Metaphysical to Augustan: Studies in Tone and Sensibility in the Seventeenth Century

Metaphysical to Augustan: Studies in Tone and Sensibility in the Seventeenth Century

Metaphysical to Augustan: Studies in Tone and Sensibility in the Seventeenth Century

Metaphysical to Augustan: Studies in Tone and Sensibility in the Seventeenth Century

Excerpt

The chapters that make up this book have grown out of the study I made before the war, as a Research Scholar of Downing College, Cambridge, of Cowley and his representative significance in mid-seventeenth-century literary history. Although twelve years have separated the first drafting of this part of the book from the completion of the whole, I think that certain consistent themes run through it and that one of the patterns discernible in seventeenth- century poetry emerges. This pattern may be described as the evolution of wit, especially as it manifests itself in the social tone of the poets, from. the age of Donne to that of Dryden and the Augustans. I am particularly concerned with the transition, of which Cowley is the great example. I have not, however, thought it necessary to write a separate chapter on Wailer and Denham and the beginnings of Neo-Classicism. This is well-explored territory, and I have preferred to keep to the less-known marches and show routes which lead in from the Metaphysicals. I feel that the Neo- Classic reaction against the Metaphysicals has received, as a reaction, plenty of attention from Johnson onwards; a recent American study, Donne to Dryden: the Revolt against the Metaphysicals, by R. L. Sharpe, exemplifies the traditional point of view. He amasses much interesting material but, I am sure, misinterprets it. I have tried to indicate that a more gradual and less straightforward development took place. Dryden did not merely reject the conceit; he adapted and used it.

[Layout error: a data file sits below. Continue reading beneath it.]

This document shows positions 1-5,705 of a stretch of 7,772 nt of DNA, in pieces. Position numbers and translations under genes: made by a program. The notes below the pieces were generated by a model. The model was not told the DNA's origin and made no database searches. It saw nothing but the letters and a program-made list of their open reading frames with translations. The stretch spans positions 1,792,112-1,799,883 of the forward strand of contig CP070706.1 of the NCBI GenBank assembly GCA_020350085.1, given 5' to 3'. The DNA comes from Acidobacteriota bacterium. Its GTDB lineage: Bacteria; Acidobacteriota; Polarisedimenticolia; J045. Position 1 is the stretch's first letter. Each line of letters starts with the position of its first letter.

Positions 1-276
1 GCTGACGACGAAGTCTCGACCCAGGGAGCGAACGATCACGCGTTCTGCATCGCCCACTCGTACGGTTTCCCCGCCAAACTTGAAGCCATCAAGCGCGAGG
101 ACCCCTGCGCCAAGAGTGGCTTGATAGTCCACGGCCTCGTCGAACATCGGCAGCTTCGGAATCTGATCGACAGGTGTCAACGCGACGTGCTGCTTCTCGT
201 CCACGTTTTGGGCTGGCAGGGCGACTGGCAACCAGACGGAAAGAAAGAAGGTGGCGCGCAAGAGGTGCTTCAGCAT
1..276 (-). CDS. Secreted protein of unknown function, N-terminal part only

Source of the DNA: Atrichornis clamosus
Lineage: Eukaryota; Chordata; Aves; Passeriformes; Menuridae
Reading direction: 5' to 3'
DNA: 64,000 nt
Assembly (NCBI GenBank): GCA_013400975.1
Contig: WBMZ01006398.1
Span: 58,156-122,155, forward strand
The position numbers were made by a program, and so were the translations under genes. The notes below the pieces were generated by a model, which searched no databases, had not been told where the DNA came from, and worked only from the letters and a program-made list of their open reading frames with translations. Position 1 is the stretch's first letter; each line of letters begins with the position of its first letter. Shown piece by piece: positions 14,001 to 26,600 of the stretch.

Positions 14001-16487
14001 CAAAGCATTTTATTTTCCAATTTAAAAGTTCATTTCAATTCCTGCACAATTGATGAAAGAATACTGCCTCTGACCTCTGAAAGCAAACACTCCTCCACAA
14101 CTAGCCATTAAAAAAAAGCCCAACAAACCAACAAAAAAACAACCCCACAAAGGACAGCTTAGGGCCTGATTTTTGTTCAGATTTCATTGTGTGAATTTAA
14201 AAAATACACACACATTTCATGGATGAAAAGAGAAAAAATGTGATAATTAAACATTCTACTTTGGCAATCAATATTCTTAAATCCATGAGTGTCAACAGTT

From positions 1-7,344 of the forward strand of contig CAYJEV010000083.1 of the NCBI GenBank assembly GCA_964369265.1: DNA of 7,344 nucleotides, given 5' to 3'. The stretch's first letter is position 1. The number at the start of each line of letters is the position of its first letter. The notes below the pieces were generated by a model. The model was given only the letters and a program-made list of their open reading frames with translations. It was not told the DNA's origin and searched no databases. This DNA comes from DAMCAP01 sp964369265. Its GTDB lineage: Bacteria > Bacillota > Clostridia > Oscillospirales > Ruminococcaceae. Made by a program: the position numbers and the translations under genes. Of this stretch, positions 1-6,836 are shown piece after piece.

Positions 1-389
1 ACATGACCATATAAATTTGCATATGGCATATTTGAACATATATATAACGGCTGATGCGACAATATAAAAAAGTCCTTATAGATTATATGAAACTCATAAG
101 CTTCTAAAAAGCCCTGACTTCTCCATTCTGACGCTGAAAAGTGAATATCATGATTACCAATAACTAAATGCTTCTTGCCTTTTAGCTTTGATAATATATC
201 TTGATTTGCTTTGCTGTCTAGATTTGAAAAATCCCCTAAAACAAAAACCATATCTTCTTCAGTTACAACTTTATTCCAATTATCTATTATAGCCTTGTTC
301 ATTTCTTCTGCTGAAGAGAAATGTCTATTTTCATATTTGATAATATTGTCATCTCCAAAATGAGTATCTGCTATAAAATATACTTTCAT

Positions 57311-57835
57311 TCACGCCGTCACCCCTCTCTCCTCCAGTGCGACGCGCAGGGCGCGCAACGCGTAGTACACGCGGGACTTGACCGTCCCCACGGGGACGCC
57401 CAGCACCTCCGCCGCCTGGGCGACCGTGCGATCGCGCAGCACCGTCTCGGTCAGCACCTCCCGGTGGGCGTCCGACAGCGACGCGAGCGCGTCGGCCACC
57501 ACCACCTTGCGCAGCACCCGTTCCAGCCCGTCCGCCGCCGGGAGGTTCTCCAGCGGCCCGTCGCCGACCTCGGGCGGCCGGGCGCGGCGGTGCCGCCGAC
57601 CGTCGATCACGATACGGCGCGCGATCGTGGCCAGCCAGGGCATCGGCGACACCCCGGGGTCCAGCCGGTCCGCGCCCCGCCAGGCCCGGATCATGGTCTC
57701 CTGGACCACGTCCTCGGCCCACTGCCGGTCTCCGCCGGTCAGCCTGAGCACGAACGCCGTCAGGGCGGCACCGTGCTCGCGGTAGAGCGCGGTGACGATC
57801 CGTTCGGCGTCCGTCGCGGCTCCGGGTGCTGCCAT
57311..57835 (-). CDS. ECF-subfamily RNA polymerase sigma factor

This book is offered as an essay in literary criticism, an attempt to describe as objectively as possible what a group of seventeenth- century poets mean, separately and as a group, to one twentieth- century reader. For such a study historical knowledge of many kinds is essential both for explanation and as a negative check -- to prevent one attributing to the poet meanings and ideas which could not possibly be in his work -- but though I think that the appreciation of the spirit of seventeenth-century civilization in its many phases . . .

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